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Navigating the federal rules of evidence: work with an experienced attorney, P.2

In our last post, we spoke about a piece of legislation currently being pushed by Baltimore State’s Attorney Marilyn Mosby which would permit the admission of evidence of previous sexual assault allegations at trial.

The proposal specifically prohibits judges from excluding evidence that a defendant committed a prior sexual offense on the grounds that admitting such evidence would be unfairly prejudicial, meaning it would unfairly impact the way a jury views the case. The measure would only allow judges to exclude such evidence in cases where a specific finding is made by the court. 

A major reason the proposed legislation is being so heavily promoted by Mosby is that she knows that it ties prosecutors’ hands in a certain number of cases. While unfortunate, the law also undoubtedly protects defendants who have been wrongly accused. Though there is not widespread support for the law at present, it is a reminder of the need for a strong advocate in criminal cases.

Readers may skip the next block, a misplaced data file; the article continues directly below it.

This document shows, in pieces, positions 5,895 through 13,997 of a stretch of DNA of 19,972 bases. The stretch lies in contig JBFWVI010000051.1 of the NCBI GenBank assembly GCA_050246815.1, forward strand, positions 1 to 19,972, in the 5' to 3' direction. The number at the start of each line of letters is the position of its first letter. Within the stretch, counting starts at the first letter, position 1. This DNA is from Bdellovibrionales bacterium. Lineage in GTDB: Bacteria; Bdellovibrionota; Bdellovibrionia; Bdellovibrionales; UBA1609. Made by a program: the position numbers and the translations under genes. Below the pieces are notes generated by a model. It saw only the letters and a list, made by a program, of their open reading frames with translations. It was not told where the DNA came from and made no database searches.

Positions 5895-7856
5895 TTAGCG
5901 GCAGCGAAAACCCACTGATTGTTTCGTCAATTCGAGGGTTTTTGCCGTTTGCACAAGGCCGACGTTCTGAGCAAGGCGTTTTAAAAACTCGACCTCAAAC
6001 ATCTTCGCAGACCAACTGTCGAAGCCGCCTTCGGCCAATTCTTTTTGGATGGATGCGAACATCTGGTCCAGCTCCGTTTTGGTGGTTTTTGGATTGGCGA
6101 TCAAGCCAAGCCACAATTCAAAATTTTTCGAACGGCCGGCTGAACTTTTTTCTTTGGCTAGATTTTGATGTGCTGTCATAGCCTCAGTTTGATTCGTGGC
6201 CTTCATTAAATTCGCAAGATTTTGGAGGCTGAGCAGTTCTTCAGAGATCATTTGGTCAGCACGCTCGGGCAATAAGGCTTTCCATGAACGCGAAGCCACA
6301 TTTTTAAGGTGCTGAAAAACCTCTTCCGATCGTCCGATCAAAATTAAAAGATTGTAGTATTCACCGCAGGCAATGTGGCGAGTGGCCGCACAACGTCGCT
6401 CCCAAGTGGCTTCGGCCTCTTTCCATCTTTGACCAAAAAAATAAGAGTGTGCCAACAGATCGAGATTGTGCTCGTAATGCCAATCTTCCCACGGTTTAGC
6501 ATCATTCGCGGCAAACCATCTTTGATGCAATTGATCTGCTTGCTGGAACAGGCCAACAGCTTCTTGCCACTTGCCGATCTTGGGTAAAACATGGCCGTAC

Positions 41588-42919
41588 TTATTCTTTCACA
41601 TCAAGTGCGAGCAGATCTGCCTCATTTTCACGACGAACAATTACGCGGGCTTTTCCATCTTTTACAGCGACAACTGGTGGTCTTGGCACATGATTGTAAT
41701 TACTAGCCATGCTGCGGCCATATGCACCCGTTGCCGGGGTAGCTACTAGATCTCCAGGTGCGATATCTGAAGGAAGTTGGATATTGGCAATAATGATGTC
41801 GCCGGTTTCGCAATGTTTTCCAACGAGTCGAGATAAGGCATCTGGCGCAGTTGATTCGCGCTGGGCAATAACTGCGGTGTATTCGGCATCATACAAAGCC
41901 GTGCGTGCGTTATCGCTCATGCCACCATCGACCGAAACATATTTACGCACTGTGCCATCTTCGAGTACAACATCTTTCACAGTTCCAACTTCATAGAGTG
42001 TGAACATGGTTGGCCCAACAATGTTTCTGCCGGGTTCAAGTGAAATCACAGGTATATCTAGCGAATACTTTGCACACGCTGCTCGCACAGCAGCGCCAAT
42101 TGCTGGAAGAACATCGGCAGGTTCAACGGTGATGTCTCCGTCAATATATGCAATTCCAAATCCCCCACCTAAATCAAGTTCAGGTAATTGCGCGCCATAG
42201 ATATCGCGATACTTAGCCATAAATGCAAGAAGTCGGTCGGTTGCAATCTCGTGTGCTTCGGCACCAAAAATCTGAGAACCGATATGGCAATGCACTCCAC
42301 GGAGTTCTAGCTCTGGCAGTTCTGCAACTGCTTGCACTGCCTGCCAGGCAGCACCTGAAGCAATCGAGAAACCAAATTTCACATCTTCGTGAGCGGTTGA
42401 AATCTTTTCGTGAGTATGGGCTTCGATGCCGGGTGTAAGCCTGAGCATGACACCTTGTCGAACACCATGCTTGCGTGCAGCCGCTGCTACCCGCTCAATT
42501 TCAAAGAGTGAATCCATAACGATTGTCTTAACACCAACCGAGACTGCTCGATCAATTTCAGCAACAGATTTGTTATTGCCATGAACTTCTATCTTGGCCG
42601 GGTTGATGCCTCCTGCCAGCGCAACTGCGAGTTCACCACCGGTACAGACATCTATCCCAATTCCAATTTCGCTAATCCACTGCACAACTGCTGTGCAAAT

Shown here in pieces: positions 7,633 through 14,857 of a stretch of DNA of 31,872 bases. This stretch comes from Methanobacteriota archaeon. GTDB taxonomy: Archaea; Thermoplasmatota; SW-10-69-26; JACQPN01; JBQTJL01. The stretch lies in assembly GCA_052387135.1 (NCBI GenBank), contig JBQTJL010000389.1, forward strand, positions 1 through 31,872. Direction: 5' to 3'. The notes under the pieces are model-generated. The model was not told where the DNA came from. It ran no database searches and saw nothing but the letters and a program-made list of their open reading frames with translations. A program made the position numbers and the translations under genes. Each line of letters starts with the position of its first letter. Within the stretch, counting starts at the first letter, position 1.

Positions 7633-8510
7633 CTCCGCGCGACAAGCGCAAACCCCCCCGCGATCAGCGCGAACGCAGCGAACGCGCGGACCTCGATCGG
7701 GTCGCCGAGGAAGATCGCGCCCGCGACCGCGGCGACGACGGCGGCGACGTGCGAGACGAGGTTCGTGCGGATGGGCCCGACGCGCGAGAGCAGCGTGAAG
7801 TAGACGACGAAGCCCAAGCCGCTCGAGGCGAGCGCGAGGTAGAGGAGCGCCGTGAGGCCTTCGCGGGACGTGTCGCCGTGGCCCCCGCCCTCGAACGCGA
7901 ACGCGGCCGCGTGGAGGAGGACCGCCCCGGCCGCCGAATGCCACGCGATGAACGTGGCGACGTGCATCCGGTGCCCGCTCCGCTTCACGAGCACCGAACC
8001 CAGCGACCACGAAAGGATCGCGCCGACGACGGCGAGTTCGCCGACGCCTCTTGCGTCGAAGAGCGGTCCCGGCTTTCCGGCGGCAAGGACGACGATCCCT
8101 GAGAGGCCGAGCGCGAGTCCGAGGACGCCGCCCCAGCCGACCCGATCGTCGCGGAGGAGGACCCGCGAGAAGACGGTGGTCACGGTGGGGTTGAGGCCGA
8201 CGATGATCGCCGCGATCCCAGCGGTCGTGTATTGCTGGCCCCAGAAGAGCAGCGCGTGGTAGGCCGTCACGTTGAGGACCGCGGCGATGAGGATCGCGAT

Navigating the rules of evidence is one of the many important tasks a skilled criminal defense attorney has to take up when taking a case to trial. Because of the way the rules are set up and utilized, having a strong command of the rules allows a criminal defendant to bring in the best possible evidence in support of his or her case, keep out improper and disadvantageous evidence prosecutors want to bring in, and to raise objections for appeal down the road, if that becomes necessary.

Those who have been accused of sexual offenses, of course, should always work with an experienced advocate to ensure their rights are protected throughout the criminal process, not only with respect to the rules of evidence, but with every aspect of their case. 

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